Since 2007, Richard Renaldi has been working on a series of photographs that involve approaching and asking complete strangers to physically interact while posing together for a portrait. Working on the street with a large format 8-by-10-inch view camera, Renaldi encounters the subjects for his photographs in towns and cities all over the United States. He pairs them up and invites them to pose together, intimately, in ways that people are usually taught to reserve for their close friends and loved ones.
Renaldi creates spontaneous and fleeting relationships between strangers for the camera, often pushing his subjects beyond their comfort levels. These relationships may only last for the moment the shutter is released, but the resulting photographs are moving and provocative, and raise profound questions about the possibilities for positive human connection in a diverse society.
This exhibition coincides with the launch of Renaldi’s book Touching Strangers and includes thirty-five photographs from the series, curated by Ann Pallesen, director of Photographic Center Northwest, Seattle (where the exhibition will tour following its presentation at Aperture Gallery).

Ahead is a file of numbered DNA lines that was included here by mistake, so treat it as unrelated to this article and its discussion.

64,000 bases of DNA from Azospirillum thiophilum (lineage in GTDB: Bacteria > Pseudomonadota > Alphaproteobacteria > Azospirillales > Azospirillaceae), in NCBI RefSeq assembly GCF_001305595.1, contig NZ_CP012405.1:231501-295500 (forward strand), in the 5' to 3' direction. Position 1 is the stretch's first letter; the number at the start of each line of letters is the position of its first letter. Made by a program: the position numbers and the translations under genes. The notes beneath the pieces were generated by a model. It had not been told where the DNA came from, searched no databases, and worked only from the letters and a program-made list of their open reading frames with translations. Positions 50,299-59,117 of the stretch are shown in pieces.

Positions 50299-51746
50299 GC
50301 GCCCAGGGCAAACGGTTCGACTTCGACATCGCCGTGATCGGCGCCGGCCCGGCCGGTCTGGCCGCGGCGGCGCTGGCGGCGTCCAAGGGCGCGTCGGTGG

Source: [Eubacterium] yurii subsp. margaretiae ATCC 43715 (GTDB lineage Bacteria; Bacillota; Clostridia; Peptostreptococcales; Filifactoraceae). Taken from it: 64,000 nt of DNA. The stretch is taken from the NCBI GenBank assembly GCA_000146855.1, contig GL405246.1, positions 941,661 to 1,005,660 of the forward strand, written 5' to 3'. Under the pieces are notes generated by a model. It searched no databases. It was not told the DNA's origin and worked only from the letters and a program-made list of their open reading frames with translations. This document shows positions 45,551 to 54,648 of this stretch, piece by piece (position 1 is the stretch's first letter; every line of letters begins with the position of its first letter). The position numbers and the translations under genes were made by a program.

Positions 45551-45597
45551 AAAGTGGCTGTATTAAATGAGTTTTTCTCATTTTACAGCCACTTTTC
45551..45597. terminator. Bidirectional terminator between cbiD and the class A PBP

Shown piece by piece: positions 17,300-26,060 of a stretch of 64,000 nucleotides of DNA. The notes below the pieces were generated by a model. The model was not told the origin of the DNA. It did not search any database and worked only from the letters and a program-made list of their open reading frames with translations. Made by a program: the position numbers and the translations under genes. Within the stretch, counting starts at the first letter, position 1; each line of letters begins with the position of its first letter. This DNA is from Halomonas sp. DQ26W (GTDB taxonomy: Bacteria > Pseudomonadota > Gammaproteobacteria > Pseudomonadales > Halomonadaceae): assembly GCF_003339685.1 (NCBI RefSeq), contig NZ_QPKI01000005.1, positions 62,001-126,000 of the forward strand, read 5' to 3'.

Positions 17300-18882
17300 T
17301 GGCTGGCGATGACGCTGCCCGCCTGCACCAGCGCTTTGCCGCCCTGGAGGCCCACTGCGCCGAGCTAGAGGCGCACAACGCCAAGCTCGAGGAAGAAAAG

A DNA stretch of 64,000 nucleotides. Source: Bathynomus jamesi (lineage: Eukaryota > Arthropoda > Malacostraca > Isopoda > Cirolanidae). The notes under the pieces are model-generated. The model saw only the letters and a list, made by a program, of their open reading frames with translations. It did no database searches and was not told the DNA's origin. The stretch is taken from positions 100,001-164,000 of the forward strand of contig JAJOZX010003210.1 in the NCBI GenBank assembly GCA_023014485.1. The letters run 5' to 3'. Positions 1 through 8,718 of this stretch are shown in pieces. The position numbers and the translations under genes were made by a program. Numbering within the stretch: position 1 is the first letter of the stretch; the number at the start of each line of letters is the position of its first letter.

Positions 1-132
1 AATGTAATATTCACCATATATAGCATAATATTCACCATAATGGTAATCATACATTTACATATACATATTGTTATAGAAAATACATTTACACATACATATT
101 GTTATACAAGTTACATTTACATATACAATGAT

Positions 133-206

For more details on Touching Strangers, visit touchingstrangers.org.
This exhibition was made possible, in part, with the support of the Robert Mapplethorpe Foundation. Aperture’s exhibitions receive support from the New York State Council on the Arts with the support of Governor Andrew Cuomo and the New York State Legislature, and additional public funds from the New York City Department of Cultural Affairs in partnership with the City Council. Sincere thanks to everyone who contributed to the Kickstarter campaign that made the accompanying publication possible.